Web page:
I got the flu last Monday, and so my 2003 Escape V6 was parked outside my house until I drove down to the Doctor on Wednesday. It was driving perfectly at that time and I got a full tank of gas at a little full service place when I was out. The Doctor suspected I had swine flu so I was back in bed for a full seven day quarantine. On Saturday we had a major rainstorm. So when I went out to the car this morning it was covered in wet leaves and other debris. It started fine as always, & I did not notice any problem until I got on the Highway a few miles from the house. The car struggled to get from 40mph to 60mph. It felt like it was not getting enough gas. Once it did get there it held steady. When I got off the highway I noticed that it was running rough when I stopped at the lights. Almost like the revs were too low.
I had an oil change only about two weeks ago, so I brought it back to the Garage. At first they did not want to work on it because I had told them that it had sat idle while I had swine flu, but they accepted it after I explained about how swine flu works etc. Without even looking at the car, they said that from my story it sounds like the coils were gone. They said to park it outside and they would look at it tomorrow. I phoned them about 30 mins later and asked if they planned on looking at it in the a.m or p.m? - they said they had already looked at it and two coils were gone and a third was threatening to go, so they should replace all three on Wednesday and I could have it back on Thursday.. They said I can drive it tomorrow, that it won't cut out or do any engine damage, and the job should cost about $600.. Does all this sound right? $600 is a major expense for me. I was hoping they would say that the spark plugs were water logged or that the gas I got was dirty.
Symptoms of failing coils are erratic firing of cylinder; If the wire is good, the signs present themselves at the plug with lots of carbon, after some urban driving. Looking at the coil pak might show some small cracks on/near the corners which seem to be the weakest spots. Sometimes you can even see tiny sparks escape the pak if you can find a spot dark enough to observe. All of these problems could worsen in damp/wet driving.
Fastest way to troubleshoot the prob is with a scope that can monitor each wire's throughout while the car is running.
The paks can cost a lot depending on whether it's a used one($20-$50) or a new one,($100's).If you choose you can request to replace those that they are stating are bad and wait to replace the other until you can save to do so, as it is condusive to your budget.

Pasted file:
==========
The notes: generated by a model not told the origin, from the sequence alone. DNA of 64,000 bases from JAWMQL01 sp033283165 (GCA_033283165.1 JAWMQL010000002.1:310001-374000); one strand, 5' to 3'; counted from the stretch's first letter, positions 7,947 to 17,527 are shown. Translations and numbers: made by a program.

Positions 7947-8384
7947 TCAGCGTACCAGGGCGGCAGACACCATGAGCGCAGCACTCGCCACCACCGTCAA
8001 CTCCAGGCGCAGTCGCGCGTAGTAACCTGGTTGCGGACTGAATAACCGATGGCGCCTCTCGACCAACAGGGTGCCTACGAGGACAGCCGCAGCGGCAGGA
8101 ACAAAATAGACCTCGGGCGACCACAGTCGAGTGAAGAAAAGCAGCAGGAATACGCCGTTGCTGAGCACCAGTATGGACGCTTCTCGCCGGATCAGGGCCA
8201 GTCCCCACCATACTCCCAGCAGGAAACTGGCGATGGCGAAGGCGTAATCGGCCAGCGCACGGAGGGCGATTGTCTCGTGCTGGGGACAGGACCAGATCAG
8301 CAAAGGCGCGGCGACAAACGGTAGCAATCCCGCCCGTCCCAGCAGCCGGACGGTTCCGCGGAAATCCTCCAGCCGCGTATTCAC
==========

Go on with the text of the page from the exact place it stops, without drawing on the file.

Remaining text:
Coils can go out-especially in damp weather but I would get a second opinion
〉 Answered on Oct 29th, 2009 by Barb Petrey, President - DBK Enterprises Inc at Jiffy Lube
You should find out what is wrong with the coils. If the coils are in fact faulty you should have most likely also had the "Service Engine Soon" lamp illuminated on the instrument cluster and their should be misfire codes stored in the engines computer. I can tell you that it is not uncommon for the ignition coils to go bad on this vehicle. If you had contaminated fuel, I would expect the vehicle to perform poorly all the time not just as you described. So I think you can rule that out for now.
〉 Answered on Nov 12th, 2009 by Judy Curry, Co-Founder and Vice President of Marketing at Currys Auto Service
Hello Clare- hope you are feeling better now- but from the description given I would strongly suspect contaminated fuel- draining the tank & replacing the fuel filter maybe a solution to the problem- if indeed the coils are bad, the price that was quoted to you is a reasonable price- as these coils cost about $100 each- hope this helps- thanks Super Girls Auto.
〉 Answered on Oct 27th, 2009 by Laurie Sarno, Co-Owner at Super Girls Auto
Sorry about the flu issue!
The rain isn't your problem! I don't know where you live, but in my area it could be as annoying as a "pack rat" that found a safe,dry place for over a week and just started making his way thru some of your items. This happened to me...
Have them Check for vacuum leaks. Also if it has over 80,000 miles on the odometer it may be time to replace the spark plugs and plug wires.
The other alternative could be an egr valve. This problem may have caused some junk that made it past the fuel filter and gunked up the egr valve.
I would first have them check for vacuum leaks, and then the possiblity of replacing the IAC (idle air control),if all checks out, see if they did a compression test. All cylinders will have to be within 10 per cent of each other to have a steady idle. As you can see, this could be many things including the coils, but with the mass varieties of items it could be an elimination process...
This is why the diagnois of hooking the vehicle up to a computer is SO IMPORTANT. This is a starting point for your technicians....
Remember, your LOCAL ASKPATTY.COM facility are certified & looking for longtime customers, not a one-time walk-in! They will get the correct answer with your Escape! Hope this gives you enough information to "ask some questions" of your facility!
This may be simple or a few $$$.....
〉 Answered on Oct 27th, 2009 by Pat Fleischmann, Director of First Impressions at Community Tire Pros & Auto Repair